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Kruger National park, RSA
- To: <firstname.lastname@example.org (the Armchair travellers)>
- Subject: Kruger National park, RSA
- From: "Andy Rabagliati" <email@example.com>
- Date: Thu, 26 Jun 1997 16:02:10 +0200
Being unable to enter the park by motorbike, I joined a tour. $150 and
four days later, I am back in Nelspruit, after an excellent tour with a
very knowledgeable guide.
The "Big Five" animals for hunters, lion, rhino, elephant, leopard and
buffalo, are all represented in the park. We got excellent viewing of
all except the leopard - notoriously difficult to find. There were, of
course, many other antelope, zebra, birds and other animals too
numerous to mention.
The Kruger National park is run South-African-style - with tar roads,
campsites with enviable facilities, like spotless bathrooms, free
gas for cooking, shops, banks .. quite outstanding. When South
Africa sets out to do something well, it is unbeatable. The gravel
roads are also in excellent condition, with excellent maps, and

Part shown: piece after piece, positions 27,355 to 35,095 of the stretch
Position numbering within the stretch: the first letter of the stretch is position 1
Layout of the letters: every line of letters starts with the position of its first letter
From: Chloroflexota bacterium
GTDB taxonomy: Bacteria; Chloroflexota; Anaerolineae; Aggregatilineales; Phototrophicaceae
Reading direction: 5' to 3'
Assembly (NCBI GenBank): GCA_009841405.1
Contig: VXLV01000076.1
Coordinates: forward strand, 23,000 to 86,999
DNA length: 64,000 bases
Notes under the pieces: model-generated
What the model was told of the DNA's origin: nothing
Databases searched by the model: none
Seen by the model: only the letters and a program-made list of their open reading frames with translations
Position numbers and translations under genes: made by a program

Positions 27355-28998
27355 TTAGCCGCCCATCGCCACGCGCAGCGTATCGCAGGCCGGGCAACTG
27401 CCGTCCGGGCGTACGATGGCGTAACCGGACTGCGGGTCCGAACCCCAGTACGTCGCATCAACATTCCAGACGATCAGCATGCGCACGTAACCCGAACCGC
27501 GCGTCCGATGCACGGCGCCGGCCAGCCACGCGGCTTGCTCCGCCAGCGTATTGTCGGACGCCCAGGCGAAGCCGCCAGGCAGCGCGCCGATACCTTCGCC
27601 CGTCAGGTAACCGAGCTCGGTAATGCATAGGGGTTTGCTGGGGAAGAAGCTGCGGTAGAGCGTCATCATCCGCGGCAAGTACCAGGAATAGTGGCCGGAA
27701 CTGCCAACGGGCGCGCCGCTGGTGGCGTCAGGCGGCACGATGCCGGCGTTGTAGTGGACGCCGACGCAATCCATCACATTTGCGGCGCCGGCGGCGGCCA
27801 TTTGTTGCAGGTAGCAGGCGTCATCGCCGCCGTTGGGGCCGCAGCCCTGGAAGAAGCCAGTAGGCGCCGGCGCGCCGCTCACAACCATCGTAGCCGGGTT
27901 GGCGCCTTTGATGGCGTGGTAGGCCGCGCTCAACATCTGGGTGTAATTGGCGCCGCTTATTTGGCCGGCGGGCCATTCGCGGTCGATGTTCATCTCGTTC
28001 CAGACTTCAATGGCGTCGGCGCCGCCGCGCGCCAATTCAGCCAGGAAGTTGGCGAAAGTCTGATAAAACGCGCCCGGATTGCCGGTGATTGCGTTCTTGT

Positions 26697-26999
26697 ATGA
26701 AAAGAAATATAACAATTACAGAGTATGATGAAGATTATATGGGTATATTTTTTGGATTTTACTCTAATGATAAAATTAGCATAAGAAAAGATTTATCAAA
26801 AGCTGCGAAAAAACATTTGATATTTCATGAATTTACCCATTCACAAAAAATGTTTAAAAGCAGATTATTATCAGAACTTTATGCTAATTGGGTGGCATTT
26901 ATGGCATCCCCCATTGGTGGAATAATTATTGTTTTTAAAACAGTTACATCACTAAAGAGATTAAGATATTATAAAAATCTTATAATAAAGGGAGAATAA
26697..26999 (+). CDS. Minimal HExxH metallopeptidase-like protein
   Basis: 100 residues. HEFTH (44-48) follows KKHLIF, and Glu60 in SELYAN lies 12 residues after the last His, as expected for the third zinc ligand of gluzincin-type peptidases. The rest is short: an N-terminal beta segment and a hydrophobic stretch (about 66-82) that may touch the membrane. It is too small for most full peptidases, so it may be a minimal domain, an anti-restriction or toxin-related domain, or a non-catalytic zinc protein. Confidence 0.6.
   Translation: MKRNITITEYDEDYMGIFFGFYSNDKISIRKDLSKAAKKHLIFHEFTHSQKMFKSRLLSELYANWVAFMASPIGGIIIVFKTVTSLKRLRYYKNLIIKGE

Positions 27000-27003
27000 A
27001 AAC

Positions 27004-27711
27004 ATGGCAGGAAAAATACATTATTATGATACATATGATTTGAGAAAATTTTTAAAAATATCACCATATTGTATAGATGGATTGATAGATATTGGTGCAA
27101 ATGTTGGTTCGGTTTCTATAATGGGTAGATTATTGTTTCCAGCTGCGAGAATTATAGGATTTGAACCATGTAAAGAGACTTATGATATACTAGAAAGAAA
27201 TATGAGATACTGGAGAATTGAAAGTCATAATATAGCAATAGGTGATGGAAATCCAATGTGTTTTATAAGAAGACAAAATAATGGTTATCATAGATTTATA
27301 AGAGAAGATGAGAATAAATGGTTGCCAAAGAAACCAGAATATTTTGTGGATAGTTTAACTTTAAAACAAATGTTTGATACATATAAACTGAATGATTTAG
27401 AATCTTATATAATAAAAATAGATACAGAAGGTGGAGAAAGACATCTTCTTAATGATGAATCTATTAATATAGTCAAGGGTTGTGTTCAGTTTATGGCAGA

supplementary waterholes pumped by windmill at strategic places.
This is to compensate for the diminished rivers feeding the park,
now used heavily for irrigation for the vast gum tree plantations
of Mondi and Sapi, two timber growing companies owned by the
huge AngloAmerican conglomerate - Oppenheimer and co.
To be able to roll into a 'picnic spot', and have clean grills, gas
on demand, kitchen facilities that rival a home, squeaky-clean
toilets - you know you are in South Africa. All for $8 / day entrance ..
Considerable effort is expended on anti-poaching activities, with
a special army-trained squad to go after ivory and rhino poachers.
RSA has been pushing hard for a lifting of the ivory ban. This is
mostly so they can unload the huge stocks the National Parks
hold, and use the revenue for the parks. Culling elephants has
become a necessity - as recently shown in a park in Zambia.
The long drought experienced here, broken only last year, caused
starvation of the elephants in the Zambia park. Before they died,
they completely destroyed all trees in the park, which will take
generations now to recover. The elephant population went down
to 1/4 of its previous value.